Occurs belatedly that I said I was going to Maredumilli, went, had a wonderful time and never said anything about it.
It was just as I had predicted. We were moving straight into the path of the depression exactly on the day it crossed the coast and we spent a considerable part of the three days either getting wet or trying not to.
Rajahmundry was mostly spent at the train station, organising tarpaulins for the luggage. A brief glimpse of the Godavari and the famous bridges across it and soon we were hurtling along to Maredumilli. The tarpaulins were well worth the wait, because soon enough the heavens opened. Car windows were rolled up but fat droplets sneaked in anyway.
This patch of Andhra has some of the finest forests in the state and they look unbelievably beautiful in the rain… we sighed at every turn. The camp site was a lovely spot. On a slight hillock with the Valamuru stream curling around it. About a dozen tents neatly arranged. The facilities however were rudimentary and every meal was brought in from elsewhere. Not having coffee – or failing that, tea – first thing in the morning is more basic than I like.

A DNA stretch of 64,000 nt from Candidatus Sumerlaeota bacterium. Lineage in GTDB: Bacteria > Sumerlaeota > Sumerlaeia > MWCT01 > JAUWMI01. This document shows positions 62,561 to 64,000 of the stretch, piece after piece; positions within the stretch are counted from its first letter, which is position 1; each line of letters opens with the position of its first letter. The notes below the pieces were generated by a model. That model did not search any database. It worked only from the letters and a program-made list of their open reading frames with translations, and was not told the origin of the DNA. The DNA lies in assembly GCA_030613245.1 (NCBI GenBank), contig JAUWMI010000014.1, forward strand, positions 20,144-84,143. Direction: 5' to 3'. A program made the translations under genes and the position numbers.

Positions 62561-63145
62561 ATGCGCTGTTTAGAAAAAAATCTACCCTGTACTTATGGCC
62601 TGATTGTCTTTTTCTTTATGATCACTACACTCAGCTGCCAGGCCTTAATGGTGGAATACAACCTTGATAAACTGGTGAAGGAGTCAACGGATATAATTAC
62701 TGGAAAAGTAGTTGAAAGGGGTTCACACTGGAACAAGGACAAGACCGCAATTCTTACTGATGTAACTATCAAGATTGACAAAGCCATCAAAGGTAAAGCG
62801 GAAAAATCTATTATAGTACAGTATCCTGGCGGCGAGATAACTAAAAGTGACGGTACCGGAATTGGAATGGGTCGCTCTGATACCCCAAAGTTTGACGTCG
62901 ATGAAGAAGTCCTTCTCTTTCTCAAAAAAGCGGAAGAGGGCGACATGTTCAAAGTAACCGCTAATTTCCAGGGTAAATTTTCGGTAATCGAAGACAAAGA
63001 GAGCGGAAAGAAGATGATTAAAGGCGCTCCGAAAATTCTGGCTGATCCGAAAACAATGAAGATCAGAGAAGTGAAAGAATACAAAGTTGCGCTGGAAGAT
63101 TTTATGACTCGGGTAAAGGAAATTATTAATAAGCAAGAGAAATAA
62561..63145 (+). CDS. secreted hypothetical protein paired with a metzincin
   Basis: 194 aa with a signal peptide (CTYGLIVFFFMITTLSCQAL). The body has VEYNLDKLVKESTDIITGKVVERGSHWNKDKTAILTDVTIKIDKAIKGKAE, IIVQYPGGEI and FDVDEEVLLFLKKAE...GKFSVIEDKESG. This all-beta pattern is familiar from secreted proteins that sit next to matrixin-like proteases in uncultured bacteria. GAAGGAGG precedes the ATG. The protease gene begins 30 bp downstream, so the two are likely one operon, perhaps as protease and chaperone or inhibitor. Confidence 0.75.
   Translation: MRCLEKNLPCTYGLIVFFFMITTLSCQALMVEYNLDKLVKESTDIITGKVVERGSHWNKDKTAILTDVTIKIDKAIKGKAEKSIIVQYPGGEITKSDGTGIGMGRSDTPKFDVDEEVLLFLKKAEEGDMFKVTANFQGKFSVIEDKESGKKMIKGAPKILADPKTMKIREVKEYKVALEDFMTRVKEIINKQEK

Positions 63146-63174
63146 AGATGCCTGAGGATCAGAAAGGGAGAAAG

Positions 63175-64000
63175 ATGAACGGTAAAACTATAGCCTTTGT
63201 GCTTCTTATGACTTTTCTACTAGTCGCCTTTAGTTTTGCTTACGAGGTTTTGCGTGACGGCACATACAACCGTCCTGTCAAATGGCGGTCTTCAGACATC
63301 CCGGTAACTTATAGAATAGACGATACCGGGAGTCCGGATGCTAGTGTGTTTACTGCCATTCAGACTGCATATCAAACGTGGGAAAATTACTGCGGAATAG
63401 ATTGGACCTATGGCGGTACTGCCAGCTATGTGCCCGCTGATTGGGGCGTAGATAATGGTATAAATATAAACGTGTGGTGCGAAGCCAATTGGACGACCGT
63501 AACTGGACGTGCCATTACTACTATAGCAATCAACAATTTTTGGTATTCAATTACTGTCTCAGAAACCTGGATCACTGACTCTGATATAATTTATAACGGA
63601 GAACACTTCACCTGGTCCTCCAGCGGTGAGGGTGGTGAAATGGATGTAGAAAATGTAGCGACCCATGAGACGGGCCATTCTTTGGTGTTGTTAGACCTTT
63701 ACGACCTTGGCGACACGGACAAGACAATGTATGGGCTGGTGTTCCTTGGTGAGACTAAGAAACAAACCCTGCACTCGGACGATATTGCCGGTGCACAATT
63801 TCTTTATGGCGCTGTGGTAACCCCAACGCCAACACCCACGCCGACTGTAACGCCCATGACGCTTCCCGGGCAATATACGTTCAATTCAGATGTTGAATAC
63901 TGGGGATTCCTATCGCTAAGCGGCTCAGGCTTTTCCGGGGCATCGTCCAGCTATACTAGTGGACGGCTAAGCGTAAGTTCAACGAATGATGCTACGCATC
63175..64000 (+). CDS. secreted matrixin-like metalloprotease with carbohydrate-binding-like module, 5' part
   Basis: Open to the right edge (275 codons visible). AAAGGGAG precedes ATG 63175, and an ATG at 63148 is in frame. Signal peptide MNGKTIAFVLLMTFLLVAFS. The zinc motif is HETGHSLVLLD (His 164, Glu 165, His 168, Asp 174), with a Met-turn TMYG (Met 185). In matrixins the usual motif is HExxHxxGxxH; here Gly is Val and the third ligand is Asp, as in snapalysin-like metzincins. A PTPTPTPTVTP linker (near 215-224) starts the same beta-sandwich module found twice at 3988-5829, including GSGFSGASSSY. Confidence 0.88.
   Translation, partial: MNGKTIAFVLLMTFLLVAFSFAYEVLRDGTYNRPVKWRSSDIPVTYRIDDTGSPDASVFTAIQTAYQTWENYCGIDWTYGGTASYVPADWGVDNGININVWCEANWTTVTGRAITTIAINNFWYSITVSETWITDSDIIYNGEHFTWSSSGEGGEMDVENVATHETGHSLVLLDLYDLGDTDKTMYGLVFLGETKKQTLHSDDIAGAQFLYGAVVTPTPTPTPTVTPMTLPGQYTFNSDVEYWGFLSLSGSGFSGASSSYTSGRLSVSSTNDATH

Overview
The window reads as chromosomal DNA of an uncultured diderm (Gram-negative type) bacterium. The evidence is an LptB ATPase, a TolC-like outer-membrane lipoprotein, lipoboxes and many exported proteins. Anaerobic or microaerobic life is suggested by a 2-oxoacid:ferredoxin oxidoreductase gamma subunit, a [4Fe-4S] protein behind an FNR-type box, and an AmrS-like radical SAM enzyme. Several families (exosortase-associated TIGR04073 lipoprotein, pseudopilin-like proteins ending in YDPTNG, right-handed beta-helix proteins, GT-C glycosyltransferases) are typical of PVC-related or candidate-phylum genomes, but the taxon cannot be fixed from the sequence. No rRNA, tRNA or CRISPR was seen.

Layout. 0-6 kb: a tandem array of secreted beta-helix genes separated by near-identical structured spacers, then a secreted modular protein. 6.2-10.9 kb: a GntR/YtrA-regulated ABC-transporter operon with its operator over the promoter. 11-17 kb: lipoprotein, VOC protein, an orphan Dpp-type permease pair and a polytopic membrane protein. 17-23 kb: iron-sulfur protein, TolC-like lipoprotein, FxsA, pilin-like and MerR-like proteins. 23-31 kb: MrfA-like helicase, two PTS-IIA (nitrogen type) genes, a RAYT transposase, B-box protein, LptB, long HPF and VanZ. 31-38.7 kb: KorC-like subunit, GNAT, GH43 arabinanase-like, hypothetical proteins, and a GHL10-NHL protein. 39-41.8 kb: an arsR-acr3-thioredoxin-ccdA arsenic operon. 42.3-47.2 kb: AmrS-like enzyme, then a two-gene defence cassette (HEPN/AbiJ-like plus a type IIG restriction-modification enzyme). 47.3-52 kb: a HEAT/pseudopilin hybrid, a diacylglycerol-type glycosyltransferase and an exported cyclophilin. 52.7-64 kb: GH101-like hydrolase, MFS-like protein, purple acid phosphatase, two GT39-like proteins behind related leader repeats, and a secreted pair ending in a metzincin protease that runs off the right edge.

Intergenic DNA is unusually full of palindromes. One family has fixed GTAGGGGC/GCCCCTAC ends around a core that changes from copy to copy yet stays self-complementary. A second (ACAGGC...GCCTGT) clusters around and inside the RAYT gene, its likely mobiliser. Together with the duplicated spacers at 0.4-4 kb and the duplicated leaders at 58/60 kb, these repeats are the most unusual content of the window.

Dry enough to begin with, the tents got progressively damper around the edges; and what with all our sodden stuff hanging from tent openings or draped over packs… well, it was wet. Then there were meals. There was no concrete structure at the camp site, and meals were had under this lovely machaan built around a Mangifera indica. Here we stood huddled as we ate, being dripped on from between the planks above us. The generator lights attracted insects but we tucked in generously, casually plucking out insects from our food as we went.
The stream I mentioned had a little low bridge over it. Two days of incessant rain later, the water had risen and sloshed cheerfully over the bridge. We, who had just pulled on our socks and shoes, sat down to take them off again to cross over. Incredibly nice to walk the bridge with water swirling around the ankles, though. Good we didn’t know it when we dangled our feet in its waters but the stream is supposed to have quite a few crocodiles.
Birding in these circumstances was surprisingly good, because when it did stop raining for even half hour stretches, the birds came out in plentiful numbers. At least five lifers for me: the Large Yellow-naped Woodpecker, Crimson Sunbird, the Orange-throated Green Pigeon, the Lorikeet and the Chestnut-bellied Nuthatch. As we settled ourselves in our jeeps to head back to Rajahmundry, the sun came out. Of course it would!
People back home were worried, we learnt later, because there was flooding in Kurnool and elsewhere, with loss of lives and property. Families exchanged phone calls for news and everyone wondered at our sanity in going off to the wild at such a time. Fortunately we encountered no such troubles and came back in blithe ignorance of what was happening elsewhere. Much fun came.